October 1st hits and suddenly everyone is shouting, “It’s Spooky Season!” Seemingly overnight, every house is festooned with fake spiderwebs and a variety of pumpkins and gourds. Every store trots out their Halloween-themed wares. Horror movies stream around the clock. And, of course, pumpkin spice everything.
“Why?” Anyone who has been touched by suicide knows that in their grief, they are consumed with wondering why someone they love has died by suicide. Our grief may not lessen if we lose someone to cancer, heart disease, stroke, or diabetes, but we understand that our loved one has succumbed to a disease. Suicide is mysterious, deeply tragic, and harder to grasp. It leaves many unanswered questions, including “What could I have done?”
When you arrive at Parkdale Center, we will be ready and waiting for you. If appropriate, you may leave your personal items in your vehicle until you’re shown to your room. If you prefer to bring them inside, that is fine as well. Here is what comes next:.
The connection between substance use disorders (SUD) and co-occurring mental health disorders is well documented. According to the National Institute on Drug Abuse, “Multiple national population surveys have found that about half of those who experience a mental illness during their lives will also experience a substance use disorder and vice versa.” Our experience here at Parkdale Center finds co-occurring mental health and addiction disorders to be even more frequent.
Hot dogs, apple pie, and recovery. Fourth of July cookouts, pool parties, family reunions, bonfires, weddings (and their accompanying bachelor/bachelorette parties), Labor Day… Now that more folks are enjoying gatherings again, summer gives us plenty of opportunities to enjoy our loved ones’ company. Yet these events can be tough to navigate for those in recovery. Even our nearest and dearest, even those who know we’re sober, can unwittingly push us to drink at parties.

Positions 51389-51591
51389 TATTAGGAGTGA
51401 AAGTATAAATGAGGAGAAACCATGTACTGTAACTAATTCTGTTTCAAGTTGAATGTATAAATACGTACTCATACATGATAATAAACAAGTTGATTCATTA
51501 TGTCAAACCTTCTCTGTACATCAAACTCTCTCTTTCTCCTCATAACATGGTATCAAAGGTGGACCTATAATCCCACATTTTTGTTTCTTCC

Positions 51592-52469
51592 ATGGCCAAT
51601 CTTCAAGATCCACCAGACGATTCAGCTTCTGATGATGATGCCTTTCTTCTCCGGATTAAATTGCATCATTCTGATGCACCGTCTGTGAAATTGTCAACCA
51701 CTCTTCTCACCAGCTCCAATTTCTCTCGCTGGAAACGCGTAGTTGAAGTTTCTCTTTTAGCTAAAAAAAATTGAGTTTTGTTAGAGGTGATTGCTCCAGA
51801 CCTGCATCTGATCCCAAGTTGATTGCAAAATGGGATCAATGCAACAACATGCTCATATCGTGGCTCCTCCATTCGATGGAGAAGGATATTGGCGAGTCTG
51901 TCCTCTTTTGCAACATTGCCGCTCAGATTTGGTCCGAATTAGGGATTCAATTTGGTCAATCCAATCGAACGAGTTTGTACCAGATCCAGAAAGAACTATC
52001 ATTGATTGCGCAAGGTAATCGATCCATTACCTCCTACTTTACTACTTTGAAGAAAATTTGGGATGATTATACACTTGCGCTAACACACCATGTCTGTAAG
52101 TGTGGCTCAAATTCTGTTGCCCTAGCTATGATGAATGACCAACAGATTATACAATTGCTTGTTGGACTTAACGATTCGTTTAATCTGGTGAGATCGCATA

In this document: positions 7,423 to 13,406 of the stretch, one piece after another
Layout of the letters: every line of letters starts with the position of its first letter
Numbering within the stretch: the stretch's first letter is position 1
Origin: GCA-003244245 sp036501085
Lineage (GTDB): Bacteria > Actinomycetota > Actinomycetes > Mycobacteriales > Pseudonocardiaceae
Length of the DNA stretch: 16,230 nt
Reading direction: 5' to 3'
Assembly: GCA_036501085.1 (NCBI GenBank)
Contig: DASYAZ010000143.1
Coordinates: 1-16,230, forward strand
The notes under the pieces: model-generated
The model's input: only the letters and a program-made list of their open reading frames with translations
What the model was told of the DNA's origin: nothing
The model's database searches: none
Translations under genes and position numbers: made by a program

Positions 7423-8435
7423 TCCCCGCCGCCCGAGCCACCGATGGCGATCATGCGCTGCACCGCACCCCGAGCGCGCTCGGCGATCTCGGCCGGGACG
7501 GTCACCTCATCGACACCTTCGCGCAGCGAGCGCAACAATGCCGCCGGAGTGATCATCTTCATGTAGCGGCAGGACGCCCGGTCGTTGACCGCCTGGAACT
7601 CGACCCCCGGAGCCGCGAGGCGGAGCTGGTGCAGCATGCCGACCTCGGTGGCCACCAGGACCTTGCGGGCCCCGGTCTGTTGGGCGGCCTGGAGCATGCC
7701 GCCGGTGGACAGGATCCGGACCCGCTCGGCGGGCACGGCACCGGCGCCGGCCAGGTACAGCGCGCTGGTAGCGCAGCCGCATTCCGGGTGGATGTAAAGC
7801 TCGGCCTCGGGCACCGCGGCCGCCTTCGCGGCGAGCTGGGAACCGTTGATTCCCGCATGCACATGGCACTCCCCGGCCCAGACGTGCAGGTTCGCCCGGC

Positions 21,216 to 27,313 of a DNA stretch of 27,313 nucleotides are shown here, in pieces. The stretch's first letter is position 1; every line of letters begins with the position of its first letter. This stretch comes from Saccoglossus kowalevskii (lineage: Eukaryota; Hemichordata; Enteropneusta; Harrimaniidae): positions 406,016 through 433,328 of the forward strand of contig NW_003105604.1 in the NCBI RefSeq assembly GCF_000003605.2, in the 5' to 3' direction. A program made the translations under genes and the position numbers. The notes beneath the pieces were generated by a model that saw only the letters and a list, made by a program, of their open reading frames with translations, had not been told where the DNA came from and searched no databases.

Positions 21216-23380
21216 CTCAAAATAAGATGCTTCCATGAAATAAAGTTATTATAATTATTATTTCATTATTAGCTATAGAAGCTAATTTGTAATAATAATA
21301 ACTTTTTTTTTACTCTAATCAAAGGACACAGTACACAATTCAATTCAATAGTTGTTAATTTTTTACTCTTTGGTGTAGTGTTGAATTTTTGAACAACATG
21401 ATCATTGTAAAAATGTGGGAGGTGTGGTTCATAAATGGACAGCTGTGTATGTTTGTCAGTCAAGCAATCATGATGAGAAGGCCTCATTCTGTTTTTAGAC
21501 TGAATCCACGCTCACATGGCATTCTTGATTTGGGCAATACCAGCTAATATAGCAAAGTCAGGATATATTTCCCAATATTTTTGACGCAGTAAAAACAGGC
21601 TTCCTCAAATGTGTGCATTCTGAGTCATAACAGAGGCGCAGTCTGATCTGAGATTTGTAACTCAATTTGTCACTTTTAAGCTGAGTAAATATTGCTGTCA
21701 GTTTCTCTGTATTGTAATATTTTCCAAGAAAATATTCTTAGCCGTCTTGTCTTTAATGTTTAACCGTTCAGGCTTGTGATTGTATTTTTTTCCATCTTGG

Parkdale Center’s afternoon sessions are largely educational in nature, but recently we’ve added something new: Creative Expression. Led by counselor Christian Gabrano (who secretly has a background in art), patients spend time completing creative projects designed to encourage reflection and self-expression.
Parkdale Center is pleased to announce the return of our in-person Family Programs. Because in-person meetings have not been possible for some time, we have offered weekly virtual meetings for our patients’ families—and will continue to do so. However, our 2-day, in-person Family Programs offer patients and their loved ones a deep dive into addiction, recovery, and the healing process in a way that a Zoom meeting cannot replicate. We are delighted to be able to offer these programs again.
Session #6 of the American Association of Nurse Anesthetists/ Support the Front series, Well-being for CRNAs and SRNAs, featured moderator Rodrigo Garcia in conversation with Dr.Dave Cummins, M.D., FASAM, and Medical Director of Parkdale Center for Professionals, the Indiana Professionals Recovery Program, and West Virginia Restore, among other professional positions. He is board certified in emergency medicine and addiction medicine, and he spoke with rigo about the connection between mental health and addiction, how that has been historically treated, and how that's changing. You can watch the entire session for free here.
As we reach the one-year anniversary of the initial pandemic lock-downs, there's no denying this has been an extraordinarily hard time for everyone. We are all struggling with stress, grief, isolation, added responsibilities, and many other challenges. In caregiving professions, this has complicated demands for extra shifts and extra responsibilities in high-pressure environments.